INDIAN OCEAN RESCUE
A Japanese submarine commander wreaked havoc across the Indian Ocean. Andrew Thomas recounts the bravery of two merchant crews
Having swept all before them in the Pacific and South East Asia, in early 1942 the Imperial Japanese Navy (IJN) ventured into the Indian Ocean, attacking shipping in the Bay of Bengal and mounting strikes against Ceylon (now Sri Lanka).
Although the Allies implemented a convoy system in the Indian Ocean, faster vessels often sailed independently from South Africa, India or the Red Sea and on to Australia. Recognising the significance of these sea routes early on, the Germans despatched commerce raiders and U-boats to operate in these waters. The submarines replenished at Penang in conquered Malaya, which the IJN had developed as the main base for its own operations in the theatre.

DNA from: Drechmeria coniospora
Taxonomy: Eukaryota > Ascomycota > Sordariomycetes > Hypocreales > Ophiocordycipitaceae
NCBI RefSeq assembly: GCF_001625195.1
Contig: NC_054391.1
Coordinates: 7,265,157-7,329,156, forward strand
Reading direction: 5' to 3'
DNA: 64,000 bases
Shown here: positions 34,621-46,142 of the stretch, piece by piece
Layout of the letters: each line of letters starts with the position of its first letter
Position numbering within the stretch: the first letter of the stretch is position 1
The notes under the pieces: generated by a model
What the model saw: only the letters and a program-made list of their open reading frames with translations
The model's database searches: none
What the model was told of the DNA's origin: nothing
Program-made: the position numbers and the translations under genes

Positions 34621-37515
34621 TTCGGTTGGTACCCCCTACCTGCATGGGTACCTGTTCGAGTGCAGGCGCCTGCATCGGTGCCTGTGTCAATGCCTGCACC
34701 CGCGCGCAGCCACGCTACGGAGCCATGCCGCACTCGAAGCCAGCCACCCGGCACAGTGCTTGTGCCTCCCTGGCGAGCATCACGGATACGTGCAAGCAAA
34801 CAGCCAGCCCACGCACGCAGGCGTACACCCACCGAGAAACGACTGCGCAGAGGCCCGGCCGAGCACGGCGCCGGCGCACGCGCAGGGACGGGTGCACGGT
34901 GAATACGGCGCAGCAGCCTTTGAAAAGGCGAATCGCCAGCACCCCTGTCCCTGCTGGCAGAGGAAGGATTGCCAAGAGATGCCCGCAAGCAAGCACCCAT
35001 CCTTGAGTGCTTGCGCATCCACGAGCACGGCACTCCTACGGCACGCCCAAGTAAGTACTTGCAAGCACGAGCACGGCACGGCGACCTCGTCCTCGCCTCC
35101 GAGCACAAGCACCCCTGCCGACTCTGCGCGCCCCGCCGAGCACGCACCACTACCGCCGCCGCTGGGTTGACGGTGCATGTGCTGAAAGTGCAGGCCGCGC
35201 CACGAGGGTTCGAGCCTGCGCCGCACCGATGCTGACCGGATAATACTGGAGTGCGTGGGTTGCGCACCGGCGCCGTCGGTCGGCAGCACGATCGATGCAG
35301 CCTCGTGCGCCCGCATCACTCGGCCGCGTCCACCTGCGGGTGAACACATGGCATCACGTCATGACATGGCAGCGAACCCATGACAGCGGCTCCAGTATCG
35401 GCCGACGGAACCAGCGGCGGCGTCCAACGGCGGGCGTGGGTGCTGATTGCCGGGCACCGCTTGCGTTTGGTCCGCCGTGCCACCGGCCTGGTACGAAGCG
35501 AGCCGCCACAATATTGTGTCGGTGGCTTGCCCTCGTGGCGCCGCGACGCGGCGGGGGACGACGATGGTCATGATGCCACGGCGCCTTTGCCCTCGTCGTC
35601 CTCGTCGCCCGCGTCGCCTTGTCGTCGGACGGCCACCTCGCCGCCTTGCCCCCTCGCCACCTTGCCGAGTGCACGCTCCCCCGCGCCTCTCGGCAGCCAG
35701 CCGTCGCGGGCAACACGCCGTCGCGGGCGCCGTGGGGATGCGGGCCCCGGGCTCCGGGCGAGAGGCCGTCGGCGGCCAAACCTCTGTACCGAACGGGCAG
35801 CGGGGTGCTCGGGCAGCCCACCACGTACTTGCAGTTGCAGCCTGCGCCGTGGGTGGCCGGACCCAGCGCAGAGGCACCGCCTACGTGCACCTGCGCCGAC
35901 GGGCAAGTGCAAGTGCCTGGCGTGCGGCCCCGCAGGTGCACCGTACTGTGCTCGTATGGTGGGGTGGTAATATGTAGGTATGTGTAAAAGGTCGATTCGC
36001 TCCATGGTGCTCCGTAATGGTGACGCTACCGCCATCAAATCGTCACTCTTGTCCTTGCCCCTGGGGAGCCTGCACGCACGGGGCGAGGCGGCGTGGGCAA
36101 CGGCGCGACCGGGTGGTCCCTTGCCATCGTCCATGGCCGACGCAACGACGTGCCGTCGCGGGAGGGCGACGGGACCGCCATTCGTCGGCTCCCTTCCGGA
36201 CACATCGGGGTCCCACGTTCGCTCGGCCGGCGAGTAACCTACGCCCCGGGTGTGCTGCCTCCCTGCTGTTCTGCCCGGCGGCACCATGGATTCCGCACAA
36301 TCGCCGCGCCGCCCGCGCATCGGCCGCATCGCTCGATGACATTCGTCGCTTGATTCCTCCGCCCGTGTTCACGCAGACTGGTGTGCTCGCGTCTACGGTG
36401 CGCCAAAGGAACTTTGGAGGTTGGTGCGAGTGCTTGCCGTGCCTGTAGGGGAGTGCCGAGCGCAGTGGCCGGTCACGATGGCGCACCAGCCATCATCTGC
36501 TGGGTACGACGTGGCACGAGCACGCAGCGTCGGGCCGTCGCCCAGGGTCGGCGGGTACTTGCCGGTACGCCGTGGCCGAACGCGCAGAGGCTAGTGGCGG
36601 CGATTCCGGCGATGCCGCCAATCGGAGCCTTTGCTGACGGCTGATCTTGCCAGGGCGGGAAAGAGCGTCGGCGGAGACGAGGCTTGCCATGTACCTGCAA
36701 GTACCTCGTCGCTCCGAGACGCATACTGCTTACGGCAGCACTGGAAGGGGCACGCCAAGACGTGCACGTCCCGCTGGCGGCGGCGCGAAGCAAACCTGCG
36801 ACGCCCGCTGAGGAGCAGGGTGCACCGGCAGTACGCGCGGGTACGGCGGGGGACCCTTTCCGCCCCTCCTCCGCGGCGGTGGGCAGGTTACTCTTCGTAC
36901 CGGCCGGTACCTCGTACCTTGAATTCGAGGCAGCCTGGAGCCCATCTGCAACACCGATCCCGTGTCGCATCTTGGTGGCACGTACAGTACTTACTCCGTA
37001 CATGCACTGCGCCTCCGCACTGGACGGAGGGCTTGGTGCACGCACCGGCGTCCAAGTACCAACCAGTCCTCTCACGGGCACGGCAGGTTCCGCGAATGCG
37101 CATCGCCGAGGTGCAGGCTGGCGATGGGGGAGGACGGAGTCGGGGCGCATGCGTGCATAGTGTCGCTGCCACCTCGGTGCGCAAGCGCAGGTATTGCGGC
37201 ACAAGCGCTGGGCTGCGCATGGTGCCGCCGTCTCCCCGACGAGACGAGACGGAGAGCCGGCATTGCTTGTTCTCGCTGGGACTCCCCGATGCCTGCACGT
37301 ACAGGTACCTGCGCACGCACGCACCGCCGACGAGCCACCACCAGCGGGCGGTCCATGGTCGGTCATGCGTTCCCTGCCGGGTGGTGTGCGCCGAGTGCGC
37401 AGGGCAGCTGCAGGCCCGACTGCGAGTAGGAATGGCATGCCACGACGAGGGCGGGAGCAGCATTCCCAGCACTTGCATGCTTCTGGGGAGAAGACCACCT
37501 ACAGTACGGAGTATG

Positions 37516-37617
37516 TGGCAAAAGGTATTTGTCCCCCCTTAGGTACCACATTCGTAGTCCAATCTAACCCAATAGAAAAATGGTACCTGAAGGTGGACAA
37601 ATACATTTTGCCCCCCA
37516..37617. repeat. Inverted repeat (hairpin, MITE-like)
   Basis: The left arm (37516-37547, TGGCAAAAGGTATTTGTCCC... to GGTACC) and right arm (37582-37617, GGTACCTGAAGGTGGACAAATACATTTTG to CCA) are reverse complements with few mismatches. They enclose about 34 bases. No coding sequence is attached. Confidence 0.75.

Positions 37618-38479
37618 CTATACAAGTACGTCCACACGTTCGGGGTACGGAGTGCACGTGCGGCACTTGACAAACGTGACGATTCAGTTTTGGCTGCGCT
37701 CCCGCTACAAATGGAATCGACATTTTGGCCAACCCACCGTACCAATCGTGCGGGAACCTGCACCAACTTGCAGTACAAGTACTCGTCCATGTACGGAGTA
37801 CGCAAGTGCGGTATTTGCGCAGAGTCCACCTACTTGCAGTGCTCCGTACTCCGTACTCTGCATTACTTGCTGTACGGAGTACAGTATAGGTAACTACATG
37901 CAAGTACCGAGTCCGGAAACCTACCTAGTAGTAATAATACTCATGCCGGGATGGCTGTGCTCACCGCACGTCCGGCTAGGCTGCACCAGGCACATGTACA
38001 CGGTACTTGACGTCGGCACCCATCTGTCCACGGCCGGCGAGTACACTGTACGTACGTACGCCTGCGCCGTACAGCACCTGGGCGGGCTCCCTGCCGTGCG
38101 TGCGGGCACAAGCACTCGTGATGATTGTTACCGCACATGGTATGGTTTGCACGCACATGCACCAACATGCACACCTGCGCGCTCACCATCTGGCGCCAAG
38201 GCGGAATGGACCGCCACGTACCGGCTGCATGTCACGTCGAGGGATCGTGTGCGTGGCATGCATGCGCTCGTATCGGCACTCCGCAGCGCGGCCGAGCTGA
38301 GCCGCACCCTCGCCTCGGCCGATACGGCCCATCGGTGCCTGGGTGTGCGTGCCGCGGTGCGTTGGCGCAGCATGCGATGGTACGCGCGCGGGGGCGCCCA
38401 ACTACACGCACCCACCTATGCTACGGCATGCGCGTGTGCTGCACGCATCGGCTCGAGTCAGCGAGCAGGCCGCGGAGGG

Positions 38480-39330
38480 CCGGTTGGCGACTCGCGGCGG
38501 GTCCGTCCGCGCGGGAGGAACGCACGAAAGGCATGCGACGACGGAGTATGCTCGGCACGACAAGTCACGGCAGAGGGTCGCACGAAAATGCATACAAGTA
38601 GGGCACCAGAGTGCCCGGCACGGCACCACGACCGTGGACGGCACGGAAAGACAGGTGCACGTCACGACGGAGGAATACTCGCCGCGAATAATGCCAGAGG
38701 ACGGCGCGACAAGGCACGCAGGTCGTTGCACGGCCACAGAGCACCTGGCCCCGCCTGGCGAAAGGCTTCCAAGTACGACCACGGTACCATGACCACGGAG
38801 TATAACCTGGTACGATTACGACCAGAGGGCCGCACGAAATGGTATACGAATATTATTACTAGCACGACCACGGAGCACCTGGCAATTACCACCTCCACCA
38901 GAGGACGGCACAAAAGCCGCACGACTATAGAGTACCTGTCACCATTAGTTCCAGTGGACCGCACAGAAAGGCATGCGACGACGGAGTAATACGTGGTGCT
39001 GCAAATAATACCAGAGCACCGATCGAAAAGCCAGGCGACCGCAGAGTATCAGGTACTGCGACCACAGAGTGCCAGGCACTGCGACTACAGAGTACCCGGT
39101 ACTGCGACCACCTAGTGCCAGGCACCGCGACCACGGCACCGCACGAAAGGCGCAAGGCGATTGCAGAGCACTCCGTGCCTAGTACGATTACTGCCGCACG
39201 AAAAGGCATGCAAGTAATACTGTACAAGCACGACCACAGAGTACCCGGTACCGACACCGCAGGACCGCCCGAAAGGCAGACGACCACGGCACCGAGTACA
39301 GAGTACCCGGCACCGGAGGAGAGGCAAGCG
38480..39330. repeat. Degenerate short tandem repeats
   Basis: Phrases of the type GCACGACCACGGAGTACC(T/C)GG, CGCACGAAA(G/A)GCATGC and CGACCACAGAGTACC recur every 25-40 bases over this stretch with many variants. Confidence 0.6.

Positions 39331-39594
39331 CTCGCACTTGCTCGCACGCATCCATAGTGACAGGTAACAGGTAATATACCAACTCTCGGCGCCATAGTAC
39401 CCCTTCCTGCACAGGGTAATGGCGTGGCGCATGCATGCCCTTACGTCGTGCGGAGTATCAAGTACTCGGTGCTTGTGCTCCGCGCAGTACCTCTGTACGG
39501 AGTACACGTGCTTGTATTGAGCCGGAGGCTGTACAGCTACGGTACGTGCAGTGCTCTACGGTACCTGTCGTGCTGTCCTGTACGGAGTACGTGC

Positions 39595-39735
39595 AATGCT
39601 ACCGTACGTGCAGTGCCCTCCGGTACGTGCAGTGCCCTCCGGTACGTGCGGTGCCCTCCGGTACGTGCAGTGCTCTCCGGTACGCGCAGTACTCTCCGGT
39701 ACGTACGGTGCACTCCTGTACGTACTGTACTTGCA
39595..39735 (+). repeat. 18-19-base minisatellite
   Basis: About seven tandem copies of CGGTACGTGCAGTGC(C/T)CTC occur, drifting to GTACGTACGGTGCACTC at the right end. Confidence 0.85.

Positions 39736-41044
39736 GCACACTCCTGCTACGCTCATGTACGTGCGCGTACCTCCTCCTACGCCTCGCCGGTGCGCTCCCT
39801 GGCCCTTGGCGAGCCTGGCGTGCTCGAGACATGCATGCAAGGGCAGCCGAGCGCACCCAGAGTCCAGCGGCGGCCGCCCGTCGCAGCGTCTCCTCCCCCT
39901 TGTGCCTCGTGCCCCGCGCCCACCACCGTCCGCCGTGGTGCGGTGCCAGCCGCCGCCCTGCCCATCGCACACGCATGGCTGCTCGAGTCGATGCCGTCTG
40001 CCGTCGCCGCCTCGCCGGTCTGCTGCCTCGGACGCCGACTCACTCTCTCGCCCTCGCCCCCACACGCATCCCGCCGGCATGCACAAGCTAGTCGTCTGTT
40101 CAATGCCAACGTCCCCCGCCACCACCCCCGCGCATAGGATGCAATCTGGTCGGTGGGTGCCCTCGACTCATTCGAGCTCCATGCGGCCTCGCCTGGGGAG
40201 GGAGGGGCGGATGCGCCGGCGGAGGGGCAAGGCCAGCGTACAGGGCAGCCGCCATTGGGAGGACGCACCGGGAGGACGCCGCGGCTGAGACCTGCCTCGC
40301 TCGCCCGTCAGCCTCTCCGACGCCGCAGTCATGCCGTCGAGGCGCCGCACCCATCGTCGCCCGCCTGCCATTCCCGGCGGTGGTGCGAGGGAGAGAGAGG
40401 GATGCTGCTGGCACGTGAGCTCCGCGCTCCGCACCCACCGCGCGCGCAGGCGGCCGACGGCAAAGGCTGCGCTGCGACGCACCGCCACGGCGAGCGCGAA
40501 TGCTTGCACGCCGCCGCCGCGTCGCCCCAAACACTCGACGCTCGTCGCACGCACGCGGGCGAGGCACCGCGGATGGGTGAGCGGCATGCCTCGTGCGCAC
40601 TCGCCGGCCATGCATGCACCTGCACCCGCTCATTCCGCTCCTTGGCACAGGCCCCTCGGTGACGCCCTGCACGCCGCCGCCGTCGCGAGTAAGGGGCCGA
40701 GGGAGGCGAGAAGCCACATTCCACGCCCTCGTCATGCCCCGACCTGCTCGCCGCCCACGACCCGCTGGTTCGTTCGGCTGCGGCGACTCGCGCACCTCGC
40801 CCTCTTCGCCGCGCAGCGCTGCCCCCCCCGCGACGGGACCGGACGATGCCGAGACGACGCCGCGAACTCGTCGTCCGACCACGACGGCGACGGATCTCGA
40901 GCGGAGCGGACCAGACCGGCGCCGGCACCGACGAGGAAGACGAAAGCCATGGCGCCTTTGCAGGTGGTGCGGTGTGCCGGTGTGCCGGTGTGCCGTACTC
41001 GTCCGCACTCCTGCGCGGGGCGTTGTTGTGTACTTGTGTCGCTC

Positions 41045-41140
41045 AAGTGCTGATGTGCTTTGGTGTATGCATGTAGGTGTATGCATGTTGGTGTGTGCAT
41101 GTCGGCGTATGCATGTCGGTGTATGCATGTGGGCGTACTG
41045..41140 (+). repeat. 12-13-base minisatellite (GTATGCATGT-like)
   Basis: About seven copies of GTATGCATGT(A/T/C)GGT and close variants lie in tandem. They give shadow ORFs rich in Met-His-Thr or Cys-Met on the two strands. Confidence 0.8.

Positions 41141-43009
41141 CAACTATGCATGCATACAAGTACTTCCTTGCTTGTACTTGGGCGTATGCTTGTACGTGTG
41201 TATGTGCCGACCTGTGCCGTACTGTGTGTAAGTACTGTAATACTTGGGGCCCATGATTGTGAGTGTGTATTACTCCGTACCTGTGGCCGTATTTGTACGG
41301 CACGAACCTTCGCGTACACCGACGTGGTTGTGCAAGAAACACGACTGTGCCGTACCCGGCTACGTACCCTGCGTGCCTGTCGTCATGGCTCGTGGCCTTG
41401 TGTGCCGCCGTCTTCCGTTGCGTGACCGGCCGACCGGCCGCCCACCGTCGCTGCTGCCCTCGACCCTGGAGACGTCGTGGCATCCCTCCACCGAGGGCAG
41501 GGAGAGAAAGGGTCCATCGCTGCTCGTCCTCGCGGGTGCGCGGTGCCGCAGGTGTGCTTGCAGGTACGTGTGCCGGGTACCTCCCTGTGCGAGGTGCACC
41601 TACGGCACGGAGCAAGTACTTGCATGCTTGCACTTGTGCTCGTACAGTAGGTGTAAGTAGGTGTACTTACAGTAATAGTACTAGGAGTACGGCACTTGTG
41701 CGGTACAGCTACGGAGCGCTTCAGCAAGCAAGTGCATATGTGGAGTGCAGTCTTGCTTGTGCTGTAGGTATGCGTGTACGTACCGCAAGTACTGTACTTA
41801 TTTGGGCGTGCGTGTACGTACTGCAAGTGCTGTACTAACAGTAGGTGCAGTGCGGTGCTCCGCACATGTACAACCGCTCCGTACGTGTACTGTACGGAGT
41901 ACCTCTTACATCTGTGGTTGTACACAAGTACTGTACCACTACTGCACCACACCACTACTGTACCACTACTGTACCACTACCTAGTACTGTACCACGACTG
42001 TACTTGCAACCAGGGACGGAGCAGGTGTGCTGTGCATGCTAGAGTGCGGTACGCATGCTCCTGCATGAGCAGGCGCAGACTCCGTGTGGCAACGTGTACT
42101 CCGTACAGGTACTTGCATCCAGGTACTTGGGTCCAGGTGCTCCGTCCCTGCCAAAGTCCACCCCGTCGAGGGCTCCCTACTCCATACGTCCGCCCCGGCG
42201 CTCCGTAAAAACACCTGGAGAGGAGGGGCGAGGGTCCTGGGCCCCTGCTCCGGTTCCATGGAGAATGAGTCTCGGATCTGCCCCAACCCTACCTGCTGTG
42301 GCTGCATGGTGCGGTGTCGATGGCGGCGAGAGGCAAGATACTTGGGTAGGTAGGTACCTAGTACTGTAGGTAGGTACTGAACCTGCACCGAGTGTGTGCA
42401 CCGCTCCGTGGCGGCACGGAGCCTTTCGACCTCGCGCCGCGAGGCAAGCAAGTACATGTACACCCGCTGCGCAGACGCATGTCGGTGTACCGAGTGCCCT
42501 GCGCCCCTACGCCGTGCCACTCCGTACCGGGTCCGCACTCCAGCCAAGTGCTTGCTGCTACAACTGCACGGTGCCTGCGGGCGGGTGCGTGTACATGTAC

One IJN submarine to sortie was I-8. This was one of Junsen Type J-3 class vessels and was huge – she and her sister ship I-7 were the largest Japanese submarines completed before the war. Almost 360ft long and displacing more than 2,500 tons surfaced, I-8 had a range of 14,000 nautical miles, was well armed, and carried a Yokosuka E14Y ‘Glen’ floatplane. In 1943, her great endurance enabled it to sail to occupied France and return with vital German technologies intended for Japanese industry.